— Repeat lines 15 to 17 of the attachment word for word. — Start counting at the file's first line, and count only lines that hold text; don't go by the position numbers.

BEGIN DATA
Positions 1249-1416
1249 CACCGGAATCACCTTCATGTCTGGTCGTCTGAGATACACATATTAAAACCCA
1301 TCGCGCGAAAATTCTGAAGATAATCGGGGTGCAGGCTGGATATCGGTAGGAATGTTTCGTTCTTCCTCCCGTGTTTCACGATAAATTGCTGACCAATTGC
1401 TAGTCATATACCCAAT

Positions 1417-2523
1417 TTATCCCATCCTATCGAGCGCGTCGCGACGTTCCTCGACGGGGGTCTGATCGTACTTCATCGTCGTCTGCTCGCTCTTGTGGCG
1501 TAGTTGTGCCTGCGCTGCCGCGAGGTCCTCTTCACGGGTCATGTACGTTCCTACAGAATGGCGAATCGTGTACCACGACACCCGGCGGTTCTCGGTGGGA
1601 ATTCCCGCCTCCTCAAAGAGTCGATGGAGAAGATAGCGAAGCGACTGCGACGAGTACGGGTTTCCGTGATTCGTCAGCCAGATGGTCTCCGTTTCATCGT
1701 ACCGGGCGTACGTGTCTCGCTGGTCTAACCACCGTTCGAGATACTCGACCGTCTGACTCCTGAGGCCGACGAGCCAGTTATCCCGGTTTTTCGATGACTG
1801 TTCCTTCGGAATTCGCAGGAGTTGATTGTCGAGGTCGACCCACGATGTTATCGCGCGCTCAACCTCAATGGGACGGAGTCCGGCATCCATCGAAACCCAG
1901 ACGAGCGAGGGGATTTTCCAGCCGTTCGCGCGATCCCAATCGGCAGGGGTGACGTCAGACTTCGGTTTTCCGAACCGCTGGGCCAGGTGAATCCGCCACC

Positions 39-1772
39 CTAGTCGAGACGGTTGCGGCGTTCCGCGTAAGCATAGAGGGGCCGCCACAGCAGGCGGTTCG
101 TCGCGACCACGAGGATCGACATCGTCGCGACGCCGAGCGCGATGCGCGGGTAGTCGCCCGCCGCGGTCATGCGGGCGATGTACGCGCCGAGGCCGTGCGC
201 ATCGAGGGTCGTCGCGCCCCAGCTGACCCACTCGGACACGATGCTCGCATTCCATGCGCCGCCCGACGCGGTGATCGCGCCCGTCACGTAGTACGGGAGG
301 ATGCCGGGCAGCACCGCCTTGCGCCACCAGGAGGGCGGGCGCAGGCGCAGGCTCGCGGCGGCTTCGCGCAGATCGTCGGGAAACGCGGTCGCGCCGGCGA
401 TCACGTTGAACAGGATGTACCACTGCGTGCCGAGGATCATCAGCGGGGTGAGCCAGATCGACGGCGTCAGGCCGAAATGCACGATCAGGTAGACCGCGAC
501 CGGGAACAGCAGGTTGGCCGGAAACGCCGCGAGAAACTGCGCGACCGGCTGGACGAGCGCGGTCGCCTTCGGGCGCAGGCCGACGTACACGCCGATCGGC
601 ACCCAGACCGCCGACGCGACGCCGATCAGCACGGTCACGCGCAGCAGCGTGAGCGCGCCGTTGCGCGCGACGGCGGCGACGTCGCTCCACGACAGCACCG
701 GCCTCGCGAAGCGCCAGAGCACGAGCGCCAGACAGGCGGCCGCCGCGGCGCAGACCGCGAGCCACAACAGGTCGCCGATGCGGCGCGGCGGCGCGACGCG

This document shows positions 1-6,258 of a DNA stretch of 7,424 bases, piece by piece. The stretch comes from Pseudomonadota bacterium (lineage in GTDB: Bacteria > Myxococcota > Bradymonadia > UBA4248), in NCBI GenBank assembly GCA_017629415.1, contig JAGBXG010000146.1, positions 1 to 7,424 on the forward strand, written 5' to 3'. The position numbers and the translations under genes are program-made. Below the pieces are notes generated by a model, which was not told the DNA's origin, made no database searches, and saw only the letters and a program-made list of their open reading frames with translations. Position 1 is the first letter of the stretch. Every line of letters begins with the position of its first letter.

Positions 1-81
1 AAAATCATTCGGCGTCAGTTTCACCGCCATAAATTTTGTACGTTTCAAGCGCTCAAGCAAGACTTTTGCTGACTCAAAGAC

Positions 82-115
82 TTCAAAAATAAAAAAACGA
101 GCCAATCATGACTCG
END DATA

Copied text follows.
201 ATCGAGGGTCGTCGCGCCCCAGCTGACCCACTCGGACACGATGCTCGCATTCCATGCGCCGCCCGACGCGGTGATCGCGCCCGTCACGTAGTACGGGAGG
301 ATGCCGGGCAGCACCGCCTTGCGCCACCAGGAGGGCGGGCGCAGGCGCAGGCTCGCGGCGGCTTCGCGCAGATCGTCGGGAAACGCGGTCGCGCCGGCGA
401 TCACGTTGAACAGGATGTACCACTGCGTGCCGAGGATCATCAGCGGGGTGAGCCAGATCGACGGCGTCAGGCCGAAATGCACGATCAGGTAGACCGCGAC